The Wonder of Blackstone Bay

On our eighth day, we went kayaking around the glaciers at Blackstone Bay near Whittier with Alaska Sea Kayakers. This is my second trip with the company and I could not recommend them more highly. The owner, Pete, is a fixture (and Vice Mayor) in Whittier and has been doing this work for decades. They are incredibly professional and excellent environmental stewards. We had two highly experienced guides, Todd and Kevin (who turned out to be a UConn law student), who were a wealth of knowledge about the animal life and glaciers.

We arrived at the office at 8:45 to load dry bags for an extra set of clothing and meet our fellow kayakers. We were nine in all. We paddled a total of around 10-11 miles. There was a sharp reduction of the glaciers from just three years ago. The locals are quite alarmed at the impact of climate change. However, it remains one of the most powerful experiences of my life.

We used two person kayaks with Kevin paddling with my wife Leslie. Todd used a single to hover around us to help with any issues. We saw many seals (who are naturally curious and pop up around you) as well as an eagle and hundreds of Gadwalls, Pintails, and American Widgeons.  Even after a lifetime of hiking and backpacking around the world, kayaking among the float ice and blue glaciers is an unparalleled and life-changing experience.

After a few hours of kayaking, we pulled over to a rocky beach to explore. When we returned, the guys set up a tent and laid out a fantastic lunch of salmon, salmon spread, salads, fruits, cheeses, and other items. It was a real spread and all of us marveled at the feast out in the middle of nowhere.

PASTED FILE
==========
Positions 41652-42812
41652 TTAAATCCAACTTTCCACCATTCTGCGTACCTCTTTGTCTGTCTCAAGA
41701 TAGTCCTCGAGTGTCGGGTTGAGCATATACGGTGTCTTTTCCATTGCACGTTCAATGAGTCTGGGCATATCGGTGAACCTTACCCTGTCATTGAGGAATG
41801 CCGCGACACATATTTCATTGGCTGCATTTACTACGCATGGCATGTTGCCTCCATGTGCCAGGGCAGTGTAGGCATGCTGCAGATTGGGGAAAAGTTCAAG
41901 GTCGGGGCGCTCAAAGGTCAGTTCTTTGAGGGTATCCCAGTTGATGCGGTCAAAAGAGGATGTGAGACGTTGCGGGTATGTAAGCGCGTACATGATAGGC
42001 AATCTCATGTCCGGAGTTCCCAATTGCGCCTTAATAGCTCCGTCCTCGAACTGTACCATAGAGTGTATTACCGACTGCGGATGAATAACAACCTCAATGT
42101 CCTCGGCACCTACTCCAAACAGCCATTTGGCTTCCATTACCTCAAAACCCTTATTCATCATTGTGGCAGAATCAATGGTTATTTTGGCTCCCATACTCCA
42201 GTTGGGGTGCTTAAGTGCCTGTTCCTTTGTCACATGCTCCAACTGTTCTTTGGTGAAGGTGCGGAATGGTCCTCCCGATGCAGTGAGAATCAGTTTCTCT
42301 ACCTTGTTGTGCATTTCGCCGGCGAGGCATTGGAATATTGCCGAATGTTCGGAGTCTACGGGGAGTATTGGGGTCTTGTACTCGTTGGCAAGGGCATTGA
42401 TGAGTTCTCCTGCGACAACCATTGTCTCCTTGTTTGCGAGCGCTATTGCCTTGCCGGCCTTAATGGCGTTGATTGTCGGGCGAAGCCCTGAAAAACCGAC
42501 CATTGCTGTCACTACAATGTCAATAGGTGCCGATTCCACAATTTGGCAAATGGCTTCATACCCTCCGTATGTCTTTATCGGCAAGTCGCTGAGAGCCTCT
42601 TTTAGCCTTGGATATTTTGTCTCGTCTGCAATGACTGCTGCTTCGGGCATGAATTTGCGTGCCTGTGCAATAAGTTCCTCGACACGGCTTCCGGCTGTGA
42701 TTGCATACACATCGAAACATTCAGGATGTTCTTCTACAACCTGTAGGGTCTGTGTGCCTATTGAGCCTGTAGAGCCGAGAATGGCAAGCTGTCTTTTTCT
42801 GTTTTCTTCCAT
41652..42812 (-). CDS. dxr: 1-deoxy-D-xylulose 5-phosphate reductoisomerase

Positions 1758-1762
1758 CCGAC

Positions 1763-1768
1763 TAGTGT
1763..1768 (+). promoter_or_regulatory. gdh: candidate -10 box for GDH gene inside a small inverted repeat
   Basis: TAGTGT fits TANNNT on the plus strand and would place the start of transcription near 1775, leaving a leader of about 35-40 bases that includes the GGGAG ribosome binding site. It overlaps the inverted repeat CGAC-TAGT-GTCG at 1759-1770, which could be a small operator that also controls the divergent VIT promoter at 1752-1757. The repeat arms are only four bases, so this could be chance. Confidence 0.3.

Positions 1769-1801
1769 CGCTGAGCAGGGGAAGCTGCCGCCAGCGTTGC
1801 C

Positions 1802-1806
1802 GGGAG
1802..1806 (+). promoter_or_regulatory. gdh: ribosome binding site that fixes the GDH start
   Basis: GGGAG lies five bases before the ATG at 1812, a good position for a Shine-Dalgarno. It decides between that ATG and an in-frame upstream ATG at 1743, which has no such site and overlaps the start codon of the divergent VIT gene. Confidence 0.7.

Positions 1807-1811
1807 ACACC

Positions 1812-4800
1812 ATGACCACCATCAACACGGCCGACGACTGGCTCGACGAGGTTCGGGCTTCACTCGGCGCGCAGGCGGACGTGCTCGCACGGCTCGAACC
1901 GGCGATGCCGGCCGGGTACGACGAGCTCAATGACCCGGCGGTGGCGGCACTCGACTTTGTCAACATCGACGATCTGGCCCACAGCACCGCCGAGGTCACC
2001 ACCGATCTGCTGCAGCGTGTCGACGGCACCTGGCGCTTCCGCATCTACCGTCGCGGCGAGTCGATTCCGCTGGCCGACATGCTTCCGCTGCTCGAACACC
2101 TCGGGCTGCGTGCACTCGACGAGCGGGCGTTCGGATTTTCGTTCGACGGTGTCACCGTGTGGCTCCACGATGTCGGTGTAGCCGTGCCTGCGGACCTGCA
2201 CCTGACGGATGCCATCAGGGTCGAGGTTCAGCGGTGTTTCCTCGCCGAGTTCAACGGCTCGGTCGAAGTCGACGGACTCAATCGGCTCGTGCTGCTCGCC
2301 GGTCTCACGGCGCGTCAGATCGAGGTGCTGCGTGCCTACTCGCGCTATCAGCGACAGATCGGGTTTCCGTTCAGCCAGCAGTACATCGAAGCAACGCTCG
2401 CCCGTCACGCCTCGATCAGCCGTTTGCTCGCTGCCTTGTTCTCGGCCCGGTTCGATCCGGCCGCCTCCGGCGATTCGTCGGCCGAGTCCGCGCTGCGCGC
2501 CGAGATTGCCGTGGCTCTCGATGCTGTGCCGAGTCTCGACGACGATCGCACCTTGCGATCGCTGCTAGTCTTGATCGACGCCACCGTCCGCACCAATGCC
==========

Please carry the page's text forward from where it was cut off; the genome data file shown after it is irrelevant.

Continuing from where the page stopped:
We then left for a few more hours of kayaking. We often just floated in front of glaciers watching huge hunks of ice fall into the water with thunderous claps. Harbor seals bobbed in the water around us as hundreds of birds, including Gadwalls, Pintails, and American Widgeons. We ended up on another beach awaiting to be picked up and we hiked to a glacier and a roaring waterfall. We filled our bottles with glacier water and headed back. It was a perfect way to end a perfect day.

We were picked up by the small charter boat, which had drinks including some very good Alaskan beer. We returned as one of the fishing charters was unloading their catch and preparing the fish on the dock for their guests.

This is not cheap (around $375 a person), but it is an experience worth saving for and doing if you can. The combination of Whittier and the Blackstone glacier area was the highlight of the trip for us thus far.

After saying goodbye to all of our friends from the trip, we went to Wildcatch, a restaurant nearby for a great fresh Salmon burger. We then head for the line to make it through the long train tunnel. Unfortunately this happens only once an hour and then the tunnel closes for the night. While in line, my tire light on the SUV came on and we discovered we had a flat. We could not risk going into the long tunnel (which is barely wider than the car) with a flat so I had to do the world’s fastest tire change. I got the temporary tire on just in time to make the tunnel. It was quite exciting but we had to drive all the way to Girdwood at a max speed of 50 miles an hour — leading a couple miles of frustrated drivers on the one lane highway.

We arrived at the Aleyska Hotel ready for a stiff drink and a good night’s sleep!

10 thoughts on “The Wonder of Blackstone Bay”

  1. Say goodbye to the wildlife JT. By executive action Trump is gutting the Endangered Species Act.

    “The Endangered Species Act has been regulators’ most powerful tool for protecting fish, plants and wildlife ever since it was signed into law by President Richard M. Nixon in 1973. The peregrine falcon, the humpback whale, the Tennessee purple coneflower and the Florida manatee all would very likely have disappeared without it, scientists say…..”

    1. PS There is good news. The ex oil industry lobbyist who now runs the Interior Department likes it, and,,

      “Erik Milito, a vice president at the American Petroleum Institute, a trade group representing the oil and gas industry, also praised the new rule and said the changes would reduce “duplicative and unnecessary regulations.”

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